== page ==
As of April 12, our 2016 CSA Program is full. If you would like us to put you on our waiting list for a 2017 share, please let us know by email.Our community supported agriculture (CSA) program supports the work of our farm as outlined here and provides our livelihood. By participating in our CSA program, you become a shareholder of our farm, pledging your economic support at the beginning of each season so that we may be sure that our operation costs are covered. In exchange for your economic support (the cost of your CSA share), you receive your share of our farm’s fruit and vegetable production (either a bin every week or every other week).
Our regular season CSA is typically 33 weeks long, from the middle of April until the Saturday before Thanksgiving. We also offer a winter share that begins the week after Thanksgiving. Your share will reflect the seasonal variety of fruits and vegetables that we are currently growing. The first weeks will include: spring greens (arugula, bok choy, spinach, lettuce, and beet greens), leafy greens such as chard and kale, radishes, turnips, carrots, beets, and sugar snap peas. Broccoli, cauliflower, green and red cabbage, Napa cabbage, kohlrabi, fennel, new potatoes, scallions, onions, leeks, celery, herbs, early summer squash, early green beans, and strawberries are usually ready in May. Summer crops include: summer squash, cucumbers, cantaloupes, watermelons, tomatoes (several types), tomatillos, eggplant, sweet and hot peppers, sweet corn, okra, potatoes, onions, green beans, lima beans, field peas, leeks, garlic, celery, herbs, carrots (early summer), beets (early summer), cabbages (early summer), lettuce (early summer), and any greens that are available. Fall fruits and veggies include: most of the summer veggies until early-October, winter squash and pumpkins, sweet potatoes,potatoes, Jerusalem artichokes/sunchokes, carrots, beets, spinach, collard greens, kale, chard, mustard greens, turnip greens, broccoli, green cabbage, Napa cabbage, radicchio, bok choy, arugula, lettuce, other salad greens, radishes, turnips, kohlrabi, fennel, scallions, garlic, leeks, dry beans and heirloom, stone-ground glutenfree cornmeal. Our winter share varies year to year based on weather but typically includes: lettuce, escarole, radicchio, savoy cabbage, arugula, spinach, greens (kale, collards, chard, turnips, mustards), Romanesco, cauliflower, brussels sprouts, beets, turnips, rutabaga, storage radishes, sweet potatoes, potatoes, carrots, parsnips, dry beans, peanuts, and cornmeal.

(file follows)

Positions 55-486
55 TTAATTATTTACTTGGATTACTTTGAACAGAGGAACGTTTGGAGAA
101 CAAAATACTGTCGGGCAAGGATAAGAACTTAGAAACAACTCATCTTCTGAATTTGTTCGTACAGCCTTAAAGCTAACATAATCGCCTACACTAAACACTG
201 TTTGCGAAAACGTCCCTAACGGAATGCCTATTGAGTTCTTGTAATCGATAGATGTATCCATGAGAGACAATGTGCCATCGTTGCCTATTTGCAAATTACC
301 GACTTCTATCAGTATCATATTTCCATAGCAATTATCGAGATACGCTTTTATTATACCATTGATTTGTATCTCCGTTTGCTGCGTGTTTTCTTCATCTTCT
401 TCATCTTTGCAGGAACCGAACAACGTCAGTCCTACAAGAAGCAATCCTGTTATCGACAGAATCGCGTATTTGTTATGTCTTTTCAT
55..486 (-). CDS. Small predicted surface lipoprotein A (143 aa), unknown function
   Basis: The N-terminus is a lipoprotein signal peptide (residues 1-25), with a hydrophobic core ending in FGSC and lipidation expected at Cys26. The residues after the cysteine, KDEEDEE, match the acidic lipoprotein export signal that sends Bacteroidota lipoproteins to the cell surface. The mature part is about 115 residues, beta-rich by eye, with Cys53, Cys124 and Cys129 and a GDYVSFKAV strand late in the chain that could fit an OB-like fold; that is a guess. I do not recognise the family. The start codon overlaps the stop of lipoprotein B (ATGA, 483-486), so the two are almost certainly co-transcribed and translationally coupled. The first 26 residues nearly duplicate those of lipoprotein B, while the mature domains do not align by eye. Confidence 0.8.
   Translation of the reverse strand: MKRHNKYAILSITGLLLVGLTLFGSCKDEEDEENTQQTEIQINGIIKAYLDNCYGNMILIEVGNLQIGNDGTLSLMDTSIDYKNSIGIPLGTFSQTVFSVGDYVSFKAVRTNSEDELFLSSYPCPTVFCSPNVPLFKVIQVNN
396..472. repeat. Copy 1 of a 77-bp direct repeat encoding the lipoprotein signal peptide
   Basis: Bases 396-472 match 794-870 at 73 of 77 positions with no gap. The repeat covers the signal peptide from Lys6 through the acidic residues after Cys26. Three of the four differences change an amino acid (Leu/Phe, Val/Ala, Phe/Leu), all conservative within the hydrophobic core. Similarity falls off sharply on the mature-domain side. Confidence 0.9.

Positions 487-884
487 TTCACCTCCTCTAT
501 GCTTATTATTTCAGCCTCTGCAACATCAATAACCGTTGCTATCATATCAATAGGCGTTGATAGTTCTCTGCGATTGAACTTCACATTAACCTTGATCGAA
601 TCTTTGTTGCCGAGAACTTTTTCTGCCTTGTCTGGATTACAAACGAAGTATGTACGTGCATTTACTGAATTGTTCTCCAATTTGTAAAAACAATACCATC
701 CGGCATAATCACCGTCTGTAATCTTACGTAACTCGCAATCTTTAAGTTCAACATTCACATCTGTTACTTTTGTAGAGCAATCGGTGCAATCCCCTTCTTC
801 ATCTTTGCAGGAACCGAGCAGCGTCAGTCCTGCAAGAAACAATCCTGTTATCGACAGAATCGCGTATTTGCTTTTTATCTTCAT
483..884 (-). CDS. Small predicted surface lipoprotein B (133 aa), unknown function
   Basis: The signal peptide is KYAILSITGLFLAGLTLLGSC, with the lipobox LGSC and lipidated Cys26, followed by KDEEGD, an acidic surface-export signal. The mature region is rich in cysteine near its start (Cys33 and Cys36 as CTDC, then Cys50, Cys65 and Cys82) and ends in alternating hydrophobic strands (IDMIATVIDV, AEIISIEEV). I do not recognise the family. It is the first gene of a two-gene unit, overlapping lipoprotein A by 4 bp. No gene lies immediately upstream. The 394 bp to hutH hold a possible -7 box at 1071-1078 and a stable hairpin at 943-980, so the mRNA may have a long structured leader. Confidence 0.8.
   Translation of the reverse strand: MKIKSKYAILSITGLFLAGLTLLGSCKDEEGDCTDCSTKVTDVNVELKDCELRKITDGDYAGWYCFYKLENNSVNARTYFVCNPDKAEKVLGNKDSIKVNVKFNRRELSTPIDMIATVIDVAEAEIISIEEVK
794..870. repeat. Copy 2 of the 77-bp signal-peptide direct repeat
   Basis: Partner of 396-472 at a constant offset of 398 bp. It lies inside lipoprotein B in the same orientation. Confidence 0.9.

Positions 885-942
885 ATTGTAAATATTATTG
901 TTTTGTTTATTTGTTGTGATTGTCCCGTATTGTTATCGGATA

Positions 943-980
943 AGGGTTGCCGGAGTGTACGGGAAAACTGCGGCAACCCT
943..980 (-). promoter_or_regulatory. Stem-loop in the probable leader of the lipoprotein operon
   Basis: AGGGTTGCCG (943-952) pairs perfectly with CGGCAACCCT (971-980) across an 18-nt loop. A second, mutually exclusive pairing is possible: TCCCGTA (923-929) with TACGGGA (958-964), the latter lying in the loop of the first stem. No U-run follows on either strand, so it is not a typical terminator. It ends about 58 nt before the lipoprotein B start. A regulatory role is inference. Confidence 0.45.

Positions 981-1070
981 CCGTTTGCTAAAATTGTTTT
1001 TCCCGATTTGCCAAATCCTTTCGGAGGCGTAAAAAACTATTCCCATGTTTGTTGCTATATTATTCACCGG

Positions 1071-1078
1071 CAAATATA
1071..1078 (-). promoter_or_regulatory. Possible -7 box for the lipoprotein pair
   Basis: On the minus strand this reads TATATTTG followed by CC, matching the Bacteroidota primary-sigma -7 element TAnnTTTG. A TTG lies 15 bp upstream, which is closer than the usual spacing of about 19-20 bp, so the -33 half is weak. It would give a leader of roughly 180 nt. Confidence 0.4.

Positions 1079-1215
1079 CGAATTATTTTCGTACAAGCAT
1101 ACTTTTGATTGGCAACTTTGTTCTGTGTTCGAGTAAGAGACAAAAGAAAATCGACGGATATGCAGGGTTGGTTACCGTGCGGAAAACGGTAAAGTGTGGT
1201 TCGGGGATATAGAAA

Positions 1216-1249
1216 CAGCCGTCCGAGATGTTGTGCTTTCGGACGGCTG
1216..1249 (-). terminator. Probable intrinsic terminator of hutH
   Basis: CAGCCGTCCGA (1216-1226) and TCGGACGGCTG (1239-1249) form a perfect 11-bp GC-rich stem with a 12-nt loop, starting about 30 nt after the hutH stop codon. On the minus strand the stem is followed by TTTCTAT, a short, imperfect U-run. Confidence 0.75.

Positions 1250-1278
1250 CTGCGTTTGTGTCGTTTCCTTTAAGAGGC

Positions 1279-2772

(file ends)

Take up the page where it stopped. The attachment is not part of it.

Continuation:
We grow a balance of heirloom and open-pollinated fruits and vegetables as well as non-GMO, organically approved hybrid varieties. (For an explanation on the difference between heirlooms, open-pollinated varieties, hybrids, and GMO crops, see our member handbook.) We prefer heirloom varieties for philosophical reasons as well as taste and beauty. We have also discovered that some of these varieties are better able to grow in our unpredictable East TN climate; some are also more resistant to insect pressure as well as lower fertility (an inherent part of growing on East TN soils).
We typically only choose a hybrid variety of a fruit or vegetable over an heirloom or open pollinated version when the hybrid out-produces the heirloom or the heirloom is too prone to insect damage or disease. Every season we plant more and more heirlooms and less and less hybrids. One of the reasons for this is that many of the hybrids are created for and trialed in California, whose climate, disease pressure, and insect population is incredibly different from ours, leading to crop varieties that are not particularly suited to our area.
There are a few fruits and vegetables for which I wish locally adapted hybrids were available: tomatoes, cantaloupes, and broccoli. We hope to use our blog this season to highlight many of the varieties that we grow. Some of our heirloom varieties date back many centuries and have very interesting histories. If you ever have a question about a variety, just ask.